Yet on this stretch of the Ganga, thanks to local initiative by scientists from WWF, fishermen and sadhus, sightings of dolphins are still possible and the numbers have also doubled.

But along the rest of this mighty and holy river, a lot still needs to be done to save the Gangetic dolphin from extinction.

Tuesday, November 14, 2006

Beached dolphin is recovering

A dolphin that was found stranded on Vero Beach is now in rehabilitation at Mote Marine Laboratory in Sarasota.

The female Atlantic bottlenose dolphin was found stranded at daybreak Sunday by residents of Castaway Cove in Vero Beach, according to a Mote Marine Laboratory press release.

Harbor Branch Oceanographic Institute, based in Fort Pierce, responded to the stranding and transported the dolphin 3½ hours to Mote's Dolphin and Whale Hospital for treatment.

"The animal was calm and secure, but was high on the beach away from the tideline," said Malcolm deSieyes of Harbor Branch.

The dolphin was suffering from respiratory problems, gastric distress and was slightly overheated, said Dr. Charles Manire, Mote's chief veterinarian.

Early blood work indicated liver problems as well, Manire said.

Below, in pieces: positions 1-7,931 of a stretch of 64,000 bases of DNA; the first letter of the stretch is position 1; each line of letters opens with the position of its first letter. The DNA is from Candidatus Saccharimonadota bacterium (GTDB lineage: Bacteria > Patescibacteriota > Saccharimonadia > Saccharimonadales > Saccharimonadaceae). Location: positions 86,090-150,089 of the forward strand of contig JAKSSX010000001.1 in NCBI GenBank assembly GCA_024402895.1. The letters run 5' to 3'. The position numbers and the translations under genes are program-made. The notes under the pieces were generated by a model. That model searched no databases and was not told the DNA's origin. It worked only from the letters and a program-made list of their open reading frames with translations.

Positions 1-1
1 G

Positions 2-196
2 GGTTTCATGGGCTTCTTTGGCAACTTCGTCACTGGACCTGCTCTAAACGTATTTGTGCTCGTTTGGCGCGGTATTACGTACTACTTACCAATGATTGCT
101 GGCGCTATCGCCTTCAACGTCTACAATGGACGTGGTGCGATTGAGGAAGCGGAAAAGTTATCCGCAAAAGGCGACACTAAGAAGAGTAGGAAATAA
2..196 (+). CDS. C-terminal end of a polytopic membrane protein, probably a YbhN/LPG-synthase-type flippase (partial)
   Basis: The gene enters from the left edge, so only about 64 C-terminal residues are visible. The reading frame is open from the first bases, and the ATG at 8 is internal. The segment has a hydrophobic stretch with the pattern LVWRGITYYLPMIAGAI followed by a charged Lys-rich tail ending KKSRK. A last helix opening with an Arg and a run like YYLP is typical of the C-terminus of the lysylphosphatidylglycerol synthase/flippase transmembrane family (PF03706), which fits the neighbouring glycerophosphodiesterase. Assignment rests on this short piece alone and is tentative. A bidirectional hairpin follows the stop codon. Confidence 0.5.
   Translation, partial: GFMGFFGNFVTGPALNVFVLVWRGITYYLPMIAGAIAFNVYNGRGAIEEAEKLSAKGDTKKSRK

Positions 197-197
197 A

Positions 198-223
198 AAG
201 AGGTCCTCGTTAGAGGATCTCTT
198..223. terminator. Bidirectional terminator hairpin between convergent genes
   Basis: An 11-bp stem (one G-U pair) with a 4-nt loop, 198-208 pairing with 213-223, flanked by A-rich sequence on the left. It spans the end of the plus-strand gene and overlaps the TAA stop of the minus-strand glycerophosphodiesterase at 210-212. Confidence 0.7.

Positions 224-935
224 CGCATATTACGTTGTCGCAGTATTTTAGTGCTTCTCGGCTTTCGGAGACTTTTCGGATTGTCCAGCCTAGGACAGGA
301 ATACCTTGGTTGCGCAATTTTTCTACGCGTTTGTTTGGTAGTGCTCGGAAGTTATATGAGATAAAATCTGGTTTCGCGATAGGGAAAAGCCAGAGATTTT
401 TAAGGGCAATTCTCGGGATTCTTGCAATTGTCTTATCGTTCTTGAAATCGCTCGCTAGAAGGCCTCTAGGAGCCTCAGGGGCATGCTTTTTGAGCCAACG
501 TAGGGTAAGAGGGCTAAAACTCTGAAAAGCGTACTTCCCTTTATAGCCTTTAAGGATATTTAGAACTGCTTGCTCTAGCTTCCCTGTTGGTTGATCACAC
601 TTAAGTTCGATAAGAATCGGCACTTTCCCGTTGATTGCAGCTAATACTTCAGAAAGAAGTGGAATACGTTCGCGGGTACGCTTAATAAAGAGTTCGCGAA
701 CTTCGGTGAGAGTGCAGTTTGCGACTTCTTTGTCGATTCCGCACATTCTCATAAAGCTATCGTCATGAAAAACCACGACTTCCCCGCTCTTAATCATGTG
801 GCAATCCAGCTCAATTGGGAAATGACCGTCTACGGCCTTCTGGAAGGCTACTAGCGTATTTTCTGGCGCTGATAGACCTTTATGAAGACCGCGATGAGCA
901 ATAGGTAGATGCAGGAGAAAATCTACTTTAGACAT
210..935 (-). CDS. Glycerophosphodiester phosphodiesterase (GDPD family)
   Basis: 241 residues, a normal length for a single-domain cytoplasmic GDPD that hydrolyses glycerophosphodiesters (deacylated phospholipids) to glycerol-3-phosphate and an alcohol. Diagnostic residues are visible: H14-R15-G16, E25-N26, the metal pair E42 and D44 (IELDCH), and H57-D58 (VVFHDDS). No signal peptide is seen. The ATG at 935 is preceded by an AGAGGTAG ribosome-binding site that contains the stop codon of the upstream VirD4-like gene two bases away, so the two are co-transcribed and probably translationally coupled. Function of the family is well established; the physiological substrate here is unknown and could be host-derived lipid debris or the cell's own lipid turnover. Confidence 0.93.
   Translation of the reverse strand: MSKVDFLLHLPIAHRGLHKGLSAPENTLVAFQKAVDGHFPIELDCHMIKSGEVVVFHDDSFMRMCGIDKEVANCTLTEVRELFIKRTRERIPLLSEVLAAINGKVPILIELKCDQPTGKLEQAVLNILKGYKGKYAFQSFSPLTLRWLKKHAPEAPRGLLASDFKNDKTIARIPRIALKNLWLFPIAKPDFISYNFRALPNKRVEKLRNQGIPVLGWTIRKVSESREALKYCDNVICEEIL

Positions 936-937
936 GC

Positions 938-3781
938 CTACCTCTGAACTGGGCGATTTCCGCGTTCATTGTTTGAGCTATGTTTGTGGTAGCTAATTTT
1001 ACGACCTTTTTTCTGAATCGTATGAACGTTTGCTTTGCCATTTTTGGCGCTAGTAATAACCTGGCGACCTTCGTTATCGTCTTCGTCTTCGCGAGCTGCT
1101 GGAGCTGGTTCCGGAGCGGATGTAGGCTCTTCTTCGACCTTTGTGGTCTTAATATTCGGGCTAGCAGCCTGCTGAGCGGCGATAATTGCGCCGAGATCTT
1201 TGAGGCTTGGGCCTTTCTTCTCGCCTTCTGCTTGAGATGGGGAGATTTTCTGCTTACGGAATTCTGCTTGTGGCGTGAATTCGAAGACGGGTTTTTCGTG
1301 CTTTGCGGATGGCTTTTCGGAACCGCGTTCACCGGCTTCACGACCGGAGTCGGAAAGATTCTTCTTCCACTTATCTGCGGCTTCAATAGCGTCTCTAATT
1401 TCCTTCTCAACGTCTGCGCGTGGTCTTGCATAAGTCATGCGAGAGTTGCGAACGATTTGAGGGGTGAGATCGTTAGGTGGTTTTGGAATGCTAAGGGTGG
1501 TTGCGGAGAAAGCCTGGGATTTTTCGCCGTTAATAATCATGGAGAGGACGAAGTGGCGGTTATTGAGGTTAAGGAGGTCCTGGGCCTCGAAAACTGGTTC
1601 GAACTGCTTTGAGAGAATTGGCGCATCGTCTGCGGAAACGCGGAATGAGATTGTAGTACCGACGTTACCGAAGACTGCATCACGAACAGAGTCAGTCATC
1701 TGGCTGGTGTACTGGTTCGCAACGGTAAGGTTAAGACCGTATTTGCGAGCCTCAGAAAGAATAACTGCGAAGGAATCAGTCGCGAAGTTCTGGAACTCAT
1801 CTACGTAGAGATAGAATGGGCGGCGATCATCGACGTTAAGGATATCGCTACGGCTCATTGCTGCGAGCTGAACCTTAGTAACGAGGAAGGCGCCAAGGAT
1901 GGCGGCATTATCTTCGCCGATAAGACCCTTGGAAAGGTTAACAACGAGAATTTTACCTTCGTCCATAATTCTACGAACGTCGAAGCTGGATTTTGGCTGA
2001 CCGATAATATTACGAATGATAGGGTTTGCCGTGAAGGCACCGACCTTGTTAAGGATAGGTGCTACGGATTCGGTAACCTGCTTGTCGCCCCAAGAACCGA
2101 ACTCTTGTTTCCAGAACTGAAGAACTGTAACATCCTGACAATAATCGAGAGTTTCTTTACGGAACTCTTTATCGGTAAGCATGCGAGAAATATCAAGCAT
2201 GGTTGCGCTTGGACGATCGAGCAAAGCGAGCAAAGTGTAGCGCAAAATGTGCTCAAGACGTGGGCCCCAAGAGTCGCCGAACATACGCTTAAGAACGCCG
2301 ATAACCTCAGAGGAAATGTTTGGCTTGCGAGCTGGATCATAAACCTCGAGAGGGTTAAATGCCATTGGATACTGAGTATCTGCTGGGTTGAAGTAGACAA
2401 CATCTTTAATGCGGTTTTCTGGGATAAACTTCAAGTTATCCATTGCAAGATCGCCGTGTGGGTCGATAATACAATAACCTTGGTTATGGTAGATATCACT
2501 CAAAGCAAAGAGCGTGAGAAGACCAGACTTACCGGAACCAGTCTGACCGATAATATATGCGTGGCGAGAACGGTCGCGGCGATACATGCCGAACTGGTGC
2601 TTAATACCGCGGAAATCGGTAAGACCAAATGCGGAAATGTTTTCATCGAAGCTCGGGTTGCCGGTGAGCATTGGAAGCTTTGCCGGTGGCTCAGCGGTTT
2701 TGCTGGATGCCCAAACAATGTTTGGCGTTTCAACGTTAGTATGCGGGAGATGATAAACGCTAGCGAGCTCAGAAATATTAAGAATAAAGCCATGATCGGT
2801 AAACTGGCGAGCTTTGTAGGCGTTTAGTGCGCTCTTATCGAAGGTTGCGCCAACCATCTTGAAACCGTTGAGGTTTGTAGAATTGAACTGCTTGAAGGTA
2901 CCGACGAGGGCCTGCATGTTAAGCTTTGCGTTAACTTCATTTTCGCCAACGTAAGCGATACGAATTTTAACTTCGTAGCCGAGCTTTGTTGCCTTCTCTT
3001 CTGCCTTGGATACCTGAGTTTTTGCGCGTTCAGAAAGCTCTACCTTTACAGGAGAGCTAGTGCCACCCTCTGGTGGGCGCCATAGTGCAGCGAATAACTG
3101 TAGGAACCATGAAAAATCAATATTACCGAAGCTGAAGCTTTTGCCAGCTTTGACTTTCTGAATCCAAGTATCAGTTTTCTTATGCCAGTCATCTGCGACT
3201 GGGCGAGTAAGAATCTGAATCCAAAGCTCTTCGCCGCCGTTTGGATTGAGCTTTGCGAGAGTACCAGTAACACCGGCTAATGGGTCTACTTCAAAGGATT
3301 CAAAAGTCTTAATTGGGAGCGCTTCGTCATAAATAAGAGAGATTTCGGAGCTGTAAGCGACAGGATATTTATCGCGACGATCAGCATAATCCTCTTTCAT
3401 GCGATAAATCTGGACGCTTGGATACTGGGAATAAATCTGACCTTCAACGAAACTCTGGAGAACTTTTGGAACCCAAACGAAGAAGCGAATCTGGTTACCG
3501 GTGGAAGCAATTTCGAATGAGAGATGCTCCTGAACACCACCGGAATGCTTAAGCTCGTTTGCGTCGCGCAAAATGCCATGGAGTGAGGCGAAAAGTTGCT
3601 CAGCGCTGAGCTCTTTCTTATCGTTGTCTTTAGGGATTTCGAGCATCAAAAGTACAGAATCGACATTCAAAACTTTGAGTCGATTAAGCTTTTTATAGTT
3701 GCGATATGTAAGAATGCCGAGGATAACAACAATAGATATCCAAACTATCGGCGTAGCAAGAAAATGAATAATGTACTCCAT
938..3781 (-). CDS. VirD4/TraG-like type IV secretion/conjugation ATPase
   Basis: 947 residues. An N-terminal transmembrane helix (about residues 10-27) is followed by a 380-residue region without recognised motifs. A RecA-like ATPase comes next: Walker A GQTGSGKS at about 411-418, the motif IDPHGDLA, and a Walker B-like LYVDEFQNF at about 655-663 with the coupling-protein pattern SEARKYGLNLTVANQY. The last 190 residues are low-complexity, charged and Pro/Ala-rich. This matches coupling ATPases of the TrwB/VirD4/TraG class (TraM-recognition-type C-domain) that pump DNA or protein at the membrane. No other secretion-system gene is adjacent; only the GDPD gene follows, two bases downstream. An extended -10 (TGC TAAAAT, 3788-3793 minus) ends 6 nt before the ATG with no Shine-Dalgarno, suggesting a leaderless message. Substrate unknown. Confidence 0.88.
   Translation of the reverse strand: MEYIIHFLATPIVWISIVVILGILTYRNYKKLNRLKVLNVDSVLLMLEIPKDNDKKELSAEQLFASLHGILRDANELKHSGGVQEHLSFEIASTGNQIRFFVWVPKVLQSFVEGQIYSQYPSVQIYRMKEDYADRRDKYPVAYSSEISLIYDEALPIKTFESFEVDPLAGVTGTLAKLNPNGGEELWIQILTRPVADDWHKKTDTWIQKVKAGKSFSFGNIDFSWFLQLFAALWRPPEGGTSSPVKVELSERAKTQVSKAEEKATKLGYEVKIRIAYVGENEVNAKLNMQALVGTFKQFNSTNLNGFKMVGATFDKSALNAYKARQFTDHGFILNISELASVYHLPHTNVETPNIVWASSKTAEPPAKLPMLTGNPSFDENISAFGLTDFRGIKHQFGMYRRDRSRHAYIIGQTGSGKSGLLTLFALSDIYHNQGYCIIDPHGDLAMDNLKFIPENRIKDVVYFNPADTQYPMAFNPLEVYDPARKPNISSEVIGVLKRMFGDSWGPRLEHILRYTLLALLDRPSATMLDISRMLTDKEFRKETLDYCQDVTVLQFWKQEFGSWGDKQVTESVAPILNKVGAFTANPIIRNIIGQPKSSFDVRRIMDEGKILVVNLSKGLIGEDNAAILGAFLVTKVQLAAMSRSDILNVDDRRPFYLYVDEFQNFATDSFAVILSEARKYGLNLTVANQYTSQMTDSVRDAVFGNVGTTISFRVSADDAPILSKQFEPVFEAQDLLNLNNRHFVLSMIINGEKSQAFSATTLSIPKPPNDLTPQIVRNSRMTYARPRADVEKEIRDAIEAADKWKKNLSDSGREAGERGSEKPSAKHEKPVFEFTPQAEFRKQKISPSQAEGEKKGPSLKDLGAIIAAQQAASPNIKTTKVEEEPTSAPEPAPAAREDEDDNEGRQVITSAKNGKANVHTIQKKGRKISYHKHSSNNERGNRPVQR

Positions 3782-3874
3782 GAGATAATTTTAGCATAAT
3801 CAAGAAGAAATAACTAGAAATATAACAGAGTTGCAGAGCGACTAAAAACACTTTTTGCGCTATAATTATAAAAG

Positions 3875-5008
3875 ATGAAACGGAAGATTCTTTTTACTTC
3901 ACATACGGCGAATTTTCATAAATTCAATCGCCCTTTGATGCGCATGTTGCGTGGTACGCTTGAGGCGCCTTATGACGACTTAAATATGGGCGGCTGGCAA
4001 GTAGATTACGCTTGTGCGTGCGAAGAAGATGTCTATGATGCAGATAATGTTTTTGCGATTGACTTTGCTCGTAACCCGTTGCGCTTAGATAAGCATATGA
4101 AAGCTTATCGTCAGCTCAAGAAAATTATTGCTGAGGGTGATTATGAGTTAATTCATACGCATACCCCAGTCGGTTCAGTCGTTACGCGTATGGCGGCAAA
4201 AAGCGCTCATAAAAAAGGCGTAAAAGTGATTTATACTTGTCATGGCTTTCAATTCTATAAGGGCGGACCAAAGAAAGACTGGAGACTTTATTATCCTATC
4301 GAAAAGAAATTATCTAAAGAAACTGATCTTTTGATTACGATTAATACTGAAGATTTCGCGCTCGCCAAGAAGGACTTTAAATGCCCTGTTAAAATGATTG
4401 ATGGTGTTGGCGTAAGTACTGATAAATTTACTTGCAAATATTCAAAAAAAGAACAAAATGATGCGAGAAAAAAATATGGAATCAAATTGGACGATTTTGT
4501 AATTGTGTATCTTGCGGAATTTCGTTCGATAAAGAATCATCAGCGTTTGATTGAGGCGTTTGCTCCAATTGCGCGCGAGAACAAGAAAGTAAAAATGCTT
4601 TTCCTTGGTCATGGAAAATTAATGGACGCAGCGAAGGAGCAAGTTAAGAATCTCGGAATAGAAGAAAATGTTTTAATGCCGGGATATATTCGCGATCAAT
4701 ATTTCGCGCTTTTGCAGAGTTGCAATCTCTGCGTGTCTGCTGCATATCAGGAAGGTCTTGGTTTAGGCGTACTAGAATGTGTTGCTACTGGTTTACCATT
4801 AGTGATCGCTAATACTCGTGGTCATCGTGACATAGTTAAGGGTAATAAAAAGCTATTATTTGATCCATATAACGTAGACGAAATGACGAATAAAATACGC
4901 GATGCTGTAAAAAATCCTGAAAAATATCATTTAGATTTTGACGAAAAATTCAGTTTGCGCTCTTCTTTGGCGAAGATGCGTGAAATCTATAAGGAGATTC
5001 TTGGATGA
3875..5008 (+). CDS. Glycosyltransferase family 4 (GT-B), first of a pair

Mote staff and volunteers spent Sunday night in a rehab tank supporting the dolphin, which they named Castaway.

Support will be necessary until she is able to swim and breathe on her own, the press release stated.

The dolphin was eating, but Mote staff is monitoring the amount of food until the stomach problem improves.

Atlantic White-sided dolphin ends up on beach

An Atlantic white-sided dolphin washed up on a beach is believed to be the first one found on the Norfolk coast.The discovery of the rare mammal was made by people walking on Brancaster beach on Thursday morning.Last night officials from the National History Museum were arranging for the 2.4-metre long dolphin to be taken to a zoo.

There it will undergo an autopsy to discover how the animal died and where it came from.The National Trust's property manager for the Norfolk coast, John Sizer, said it was thought to be the first time that such a dolphin had been found on the Norfolk coast.“We don't know yet where it might have come from but we do know that its natural habitat would be the deep waters of the North Atlantic,” he said.It was in really good condition but experts will be able to find out more about it when an autopsy is carried out.”

Mary Fisher, from Horning, near Hoveton, was out walking on the beach near the entrance to the golf club when she came across the mammal's corpse.“Its eyes were open and it looked so beautiful lying on the beach. I was really disappointed I didn't have my camera with me because I would loved to have taken a picture,” said Miss Fisher.Youngsters from Catton Grove Primary School at Norwich, on a field trip at the Brancaster Millennium Activity Centre, were also able to get a look at the dolphin.